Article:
Kim Gardner

From Wikipedia, the free encyclopedia
Jump to: navigation, search
Kim Gardner
Birth name Christopher Gardner
Born (1948-01-27)27 January 1948
Dulwich, London
Died 24 October 2001(2001-10-24) (aged 52)
Los Angeles, California
Instruments Bass guitar
Years active 1960s–2001
Associated acts Badger
Ashton, Gardner & Dyke
The Birds
The Creation

Kim Gardner (27 January 1948, Dulwich, London — 24 October 2001, Los Angeles) was a musician.[1]

He was part of the British Invasion of the 1960s, and recorded more than thirty albums during his music career.

Career[edit]

Kim Gardner and his neighbour Ron Wood shared a passion for both art and music. They began drawing and playing music together as a teenagers in Yiewsley, England. From their late teens and onward, the focus was primarily on music.

While attending art college together in 1964 Gardner and Wood met Tony Munroe, Ali McKenzie and Pete McDaniels and formed The Thunderbirds. They were signed to Decca Records at the end of that year, and in 1965 released several singles, including "No Good Without You Baby" and "Leaving Here", after a name change from The Thunderbirds to The Birds.

In late 1965 the Birds left Decca to sign with Reaction Records, but Gardner and Wood quit the band and joined The Creation, a mod band popular in Europe, especially Germany. In 1967, Gardner recorded some tracks with Jon Lord, Ronnie Wood and Twink under the name Santa Barbara Machine Head. In 1968 at the dissolution of the Creation, Kim Gardner joined with Tony Ashton and Roy Dyke to form Ashton, Gardner & Dyke,[1] a jazz-rock band.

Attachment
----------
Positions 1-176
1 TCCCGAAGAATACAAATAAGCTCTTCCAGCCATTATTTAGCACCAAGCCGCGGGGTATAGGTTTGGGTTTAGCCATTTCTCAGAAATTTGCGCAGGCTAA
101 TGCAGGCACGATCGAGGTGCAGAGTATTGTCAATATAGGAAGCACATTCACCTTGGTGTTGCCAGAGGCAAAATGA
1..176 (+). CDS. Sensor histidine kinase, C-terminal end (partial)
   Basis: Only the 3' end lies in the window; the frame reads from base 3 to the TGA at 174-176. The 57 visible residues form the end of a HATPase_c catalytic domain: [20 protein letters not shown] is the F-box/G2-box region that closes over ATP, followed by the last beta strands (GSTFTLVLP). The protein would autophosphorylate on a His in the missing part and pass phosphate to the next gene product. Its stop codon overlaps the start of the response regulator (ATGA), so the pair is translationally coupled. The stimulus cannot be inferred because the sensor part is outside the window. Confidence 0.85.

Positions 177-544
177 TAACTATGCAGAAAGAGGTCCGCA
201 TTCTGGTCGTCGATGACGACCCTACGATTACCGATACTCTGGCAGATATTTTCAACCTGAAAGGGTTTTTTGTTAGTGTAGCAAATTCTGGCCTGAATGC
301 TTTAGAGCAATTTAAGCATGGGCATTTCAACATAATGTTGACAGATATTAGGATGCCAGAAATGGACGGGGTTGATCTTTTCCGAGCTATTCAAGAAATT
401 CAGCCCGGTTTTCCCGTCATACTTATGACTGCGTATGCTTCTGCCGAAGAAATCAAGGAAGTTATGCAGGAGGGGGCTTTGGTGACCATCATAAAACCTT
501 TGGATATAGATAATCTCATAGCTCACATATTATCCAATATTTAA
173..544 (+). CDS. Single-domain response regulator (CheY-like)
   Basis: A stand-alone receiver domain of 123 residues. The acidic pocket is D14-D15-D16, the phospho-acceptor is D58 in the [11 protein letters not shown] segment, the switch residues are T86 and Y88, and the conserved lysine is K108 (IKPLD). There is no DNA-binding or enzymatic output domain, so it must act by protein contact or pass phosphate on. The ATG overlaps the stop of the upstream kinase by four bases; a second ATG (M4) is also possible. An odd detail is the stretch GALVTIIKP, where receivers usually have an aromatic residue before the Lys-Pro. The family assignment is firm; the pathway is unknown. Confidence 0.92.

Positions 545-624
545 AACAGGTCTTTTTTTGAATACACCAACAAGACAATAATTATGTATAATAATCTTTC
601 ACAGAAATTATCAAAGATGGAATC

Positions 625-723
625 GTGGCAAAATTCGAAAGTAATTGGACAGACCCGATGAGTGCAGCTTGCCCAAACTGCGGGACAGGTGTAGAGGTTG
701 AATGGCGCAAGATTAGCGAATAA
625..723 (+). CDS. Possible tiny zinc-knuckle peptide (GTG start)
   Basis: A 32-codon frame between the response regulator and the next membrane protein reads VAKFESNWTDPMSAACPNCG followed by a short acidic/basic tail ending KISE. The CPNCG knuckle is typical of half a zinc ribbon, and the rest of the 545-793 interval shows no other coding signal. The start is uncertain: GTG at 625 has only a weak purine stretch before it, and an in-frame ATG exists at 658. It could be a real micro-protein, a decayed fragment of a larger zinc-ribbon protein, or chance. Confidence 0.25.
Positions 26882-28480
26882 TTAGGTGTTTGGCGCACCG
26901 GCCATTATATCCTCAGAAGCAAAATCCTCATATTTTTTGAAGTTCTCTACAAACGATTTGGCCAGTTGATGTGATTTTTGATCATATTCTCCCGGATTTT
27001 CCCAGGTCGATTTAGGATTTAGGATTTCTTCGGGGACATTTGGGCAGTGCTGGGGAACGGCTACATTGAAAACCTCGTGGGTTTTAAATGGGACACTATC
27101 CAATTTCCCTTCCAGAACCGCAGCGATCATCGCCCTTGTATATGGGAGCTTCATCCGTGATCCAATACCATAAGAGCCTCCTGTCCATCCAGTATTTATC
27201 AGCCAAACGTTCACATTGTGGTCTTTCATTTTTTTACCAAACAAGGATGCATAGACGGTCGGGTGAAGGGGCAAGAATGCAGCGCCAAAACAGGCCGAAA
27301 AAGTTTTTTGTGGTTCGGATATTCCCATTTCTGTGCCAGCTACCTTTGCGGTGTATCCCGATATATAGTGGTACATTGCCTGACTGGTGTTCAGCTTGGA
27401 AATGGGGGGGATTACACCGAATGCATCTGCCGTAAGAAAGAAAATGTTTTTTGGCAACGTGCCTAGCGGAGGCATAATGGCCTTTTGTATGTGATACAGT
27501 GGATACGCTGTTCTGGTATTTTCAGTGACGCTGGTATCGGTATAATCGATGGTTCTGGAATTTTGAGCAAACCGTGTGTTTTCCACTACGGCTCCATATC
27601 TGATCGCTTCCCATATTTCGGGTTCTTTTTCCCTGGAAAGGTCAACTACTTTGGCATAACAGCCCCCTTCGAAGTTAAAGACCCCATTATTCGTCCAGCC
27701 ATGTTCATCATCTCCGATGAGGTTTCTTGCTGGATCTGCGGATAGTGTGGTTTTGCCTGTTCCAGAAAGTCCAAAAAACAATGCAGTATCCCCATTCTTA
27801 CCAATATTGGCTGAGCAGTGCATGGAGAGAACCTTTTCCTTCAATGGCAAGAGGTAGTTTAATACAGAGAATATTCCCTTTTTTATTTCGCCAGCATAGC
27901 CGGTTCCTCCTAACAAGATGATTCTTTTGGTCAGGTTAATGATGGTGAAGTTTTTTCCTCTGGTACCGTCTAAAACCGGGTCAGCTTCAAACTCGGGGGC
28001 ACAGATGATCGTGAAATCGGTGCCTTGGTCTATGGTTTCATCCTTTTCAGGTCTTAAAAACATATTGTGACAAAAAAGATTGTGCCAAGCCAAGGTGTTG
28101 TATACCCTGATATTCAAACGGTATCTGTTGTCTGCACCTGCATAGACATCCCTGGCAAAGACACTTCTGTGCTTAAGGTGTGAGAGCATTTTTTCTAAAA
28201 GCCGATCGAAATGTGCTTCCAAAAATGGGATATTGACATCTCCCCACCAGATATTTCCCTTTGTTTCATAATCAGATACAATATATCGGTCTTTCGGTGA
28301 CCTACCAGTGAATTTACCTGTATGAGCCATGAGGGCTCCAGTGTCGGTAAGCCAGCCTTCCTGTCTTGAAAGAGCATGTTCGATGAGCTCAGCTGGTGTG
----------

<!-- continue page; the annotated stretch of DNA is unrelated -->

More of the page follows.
By 1971 Ashton, Gardner & Dyke had a hit single "Resurrection Shuffle".[1] Their second album featured such guest performers as Eric Clapton and George Harrison. They disbanded shortly after producing a third album.

He was also a member of "Quiet Melon" with Rod Stewart.

Gardner moved to Los Angeles in 1974 and spent the rest of the 1970s as both a touring musician and session musician. During this time he played on twenty-seven albums for such artists as Bo Diddley and Eric Clapton. He toured with several bands including Pacific Gas & Electric.

In 1973, while recording an album with Jackie Lomax and George Harrison in New Orleans, Gardner met his future wife, Paula, a successful entrepreneur in the clothing business. They moved to Los Angeles in 1974, married and had three daughters, Eva, Ashlee and Camille.

In 1974 Gardner joined Badger as bassist, a group featuring Jackie Lomax on vocals with drummer Roy Dyke and keyboardist Tony Kaye (formerly of Yes) and guitarist Paul Pilnick (formerly of Stealers Wheel). The band released one record White Lady on the Epic label, produced by Allen Toussaint. Before the record was released Gardner and Lomax left the band to form White Lady, a short lived effort.

In 1982 Gardner opened a pub in Hollywood, The Cat & Fiddle pub at 2100 Laurel Canyon Boulevard.[2] In 1985 the pub was relocated to 6530 Sunset Boulevard.[2]

Gardner’s passion for art was also revived during the 1980s and he became an accomplished painter, displaying lithographs of his artwork at the Cat and Fiddle.

In the mid 1980s Gardner was a member of Ian Wallace's Tea Bags group with Jackie Lomax, David Mansfield, Peter Banks and Graham Bell.

Gardner’s last recording was a collaboration with Mitch Mitchell of the Jimi Hendrix Experience and Don Adey. There are several prominent guests featured on these recordings including Carmine Appice, Bruce Gary, Mick Taylor, Jackie Lomax, Brian Auger and Ivan Neville.

Gardner died of cancer on 24 October 2001. He was 53 years old.

References[edit]

External links[edit]